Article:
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Now You're Talking (1940)
 

BFI

Main image of Now You're Talking (1940)
 
35mm, 11 min, black & white
 
DirectorJohn Paddy Carstairs
Production CompanyEaling Studios
SponsorMinistry of Information
ProducerMichael Balcon
ScriptJeffrey Dell
 Roger MacDougall
 Basil Dearden

Cast: Sebastian Shaw (Charles Hampton); Dorothy Hyson (Mrs Hampton); Edward Chapman (Alf Small); Judy Campbell (Doris); George Merritt (Fred Perkins); Lloyd Pearson (Jake); Alec Clunes (Harry); George Relph (spy); Johnnie Schofield (man)

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When a fallen Nazi aeroplane is recovered, British scientists have high hopes of learning valuable secrets. But a disgruntled factory worker inadvertently alerts enemy agents to the discovery, with disastrous consequences.

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Now You're Talking was one of a trio of fast-paced shorts released in 1940 and intended to illustrate the potentially catastrophic consequences of unguarded chatter in public places during wartime.

As part of a wider publicity campaign, which saw posters bearing such iconic slogans as ?Careless Talk Costs Lives? festooned in cafes and bars, the Ministry of Information commissioned three short films from Ealing Studios, with a hefty combined budget of £6,000. The films follow a similar narrative but vary in their characterisation and choice of locations in order to target audiences of different classes - a deliberate distribution strategy on the part of the MOI, which wanted the message to be disseminated as widely as possible.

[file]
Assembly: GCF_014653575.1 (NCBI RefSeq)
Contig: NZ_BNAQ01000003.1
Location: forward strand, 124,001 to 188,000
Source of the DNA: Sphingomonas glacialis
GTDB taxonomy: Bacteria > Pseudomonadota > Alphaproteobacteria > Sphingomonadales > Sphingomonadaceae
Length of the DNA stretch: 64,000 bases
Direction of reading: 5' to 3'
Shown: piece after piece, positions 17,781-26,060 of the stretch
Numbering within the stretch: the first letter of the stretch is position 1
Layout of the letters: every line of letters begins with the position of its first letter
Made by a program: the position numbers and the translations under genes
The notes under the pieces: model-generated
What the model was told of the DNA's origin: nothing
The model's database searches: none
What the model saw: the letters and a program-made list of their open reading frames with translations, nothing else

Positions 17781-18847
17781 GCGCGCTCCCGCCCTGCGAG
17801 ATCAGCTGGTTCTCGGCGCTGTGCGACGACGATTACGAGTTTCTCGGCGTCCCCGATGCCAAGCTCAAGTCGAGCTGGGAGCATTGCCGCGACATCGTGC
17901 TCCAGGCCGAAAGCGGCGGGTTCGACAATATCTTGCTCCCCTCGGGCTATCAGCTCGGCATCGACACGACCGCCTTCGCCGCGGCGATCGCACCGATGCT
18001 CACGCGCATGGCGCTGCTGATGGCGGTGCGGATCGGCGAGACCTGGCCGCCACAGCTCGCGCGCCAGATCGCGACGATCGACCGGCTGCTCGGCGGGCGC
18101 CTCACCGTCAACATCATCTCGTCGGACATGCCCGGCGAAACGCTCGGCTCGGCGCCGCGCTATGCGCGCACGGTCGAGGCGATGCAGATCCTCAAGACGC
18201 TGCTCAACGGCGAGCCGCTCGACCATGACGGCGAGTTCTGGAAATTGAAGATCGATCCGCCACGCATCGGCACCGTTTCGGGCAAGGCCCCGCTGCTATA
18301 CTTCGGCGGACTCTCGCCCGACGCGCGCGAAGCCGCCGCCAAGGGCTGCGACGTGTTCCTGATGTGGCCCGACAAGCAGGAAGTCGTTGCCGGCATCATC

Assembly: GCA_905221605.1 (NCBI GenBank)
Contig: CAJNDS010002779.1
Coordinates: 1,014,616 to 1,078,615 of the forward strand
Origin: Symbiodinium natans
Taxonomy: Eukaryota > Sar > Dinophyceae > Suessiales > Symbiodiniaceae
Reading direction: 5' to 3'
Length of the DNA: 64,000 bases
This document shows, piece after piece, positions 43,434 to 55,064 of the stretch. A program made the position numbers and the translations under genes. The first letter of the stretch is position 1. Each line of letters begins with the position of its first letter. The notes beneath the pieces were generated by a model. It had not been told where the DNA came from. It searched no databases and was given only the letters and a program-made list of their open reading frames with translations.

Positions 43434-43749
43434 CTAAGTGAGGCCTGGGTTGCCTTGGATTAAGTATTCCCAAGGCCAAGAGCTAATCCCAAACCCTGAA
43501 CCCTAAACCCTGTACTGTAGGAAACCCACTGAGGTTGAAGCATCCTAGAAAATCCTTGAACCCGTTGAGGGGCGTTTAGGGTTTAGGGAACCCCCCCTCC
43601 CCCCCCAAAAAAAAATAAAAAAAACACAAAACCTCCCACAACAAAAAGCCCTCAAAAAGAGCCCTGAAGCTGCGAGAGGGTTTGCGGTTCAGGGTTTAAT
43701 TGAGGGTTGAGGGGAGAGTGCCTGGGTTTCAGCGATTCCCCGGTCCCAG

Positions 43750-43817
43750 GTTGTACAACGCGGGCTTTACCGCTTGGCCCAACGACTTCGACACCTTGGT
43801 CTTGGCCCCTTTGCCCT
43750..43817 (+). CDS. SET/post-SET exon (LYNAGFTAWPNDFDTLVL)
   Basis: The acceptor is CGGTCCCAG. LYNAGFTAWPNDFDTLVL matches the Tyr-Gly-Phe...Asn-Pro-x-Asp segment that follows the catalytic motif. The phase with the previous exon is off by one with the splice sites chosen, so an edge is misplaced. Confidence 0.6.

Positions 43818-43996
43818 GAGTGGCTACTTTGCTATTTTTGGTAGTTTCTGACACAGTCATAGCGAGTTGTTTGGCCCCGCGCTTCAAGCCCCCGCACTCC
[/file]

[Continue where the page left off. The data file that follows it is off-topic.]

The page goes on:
Now You?re Talking was made with working-class audiences in mind, and distributed to cinemas in industrial areas. The main action is divided between a factory laboratory, where two scientists (one of them played by Alec Clunes, father of Martin) are about to take delivery of a recovered enemy aircraft, from which they hope to learn vital secrets; the factory gates, where worker Alf learns he has to work late to unload the lorry carrying the miraculously undamaged plane; and a local pub, where the loose-tongued Alf, in exchange for a pint of mild and bitter, reveals too much to an inquisitive stranger.

Interestingly, a later survey of wartime propaganda films by Mass Observation reported that the three films were better received by middle-class audiences than working-class ones. In some working-class quarters, it reported, there were objections to the casting of the spies as workers and the upper-class characters as heroes. The other films in the trilogy, Dangerous Comment, with its spy bartender and heroic officers, and All Hands, in which the Nazi agents include a café proprietress, were designed for the upper and middle classes respectively.

Katy McGahan

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Complete film (11:29)
GALLERY / SCRIPTS / AUDIO
SEE ALSO
All Hands (1940)
Dangerous Comment (1940)
Next of Kin, The (1942)
Carstairs, John Paddy (1910-1970)
Ealing Studios (1938-59)
Ealing Propaganda Shorts
 
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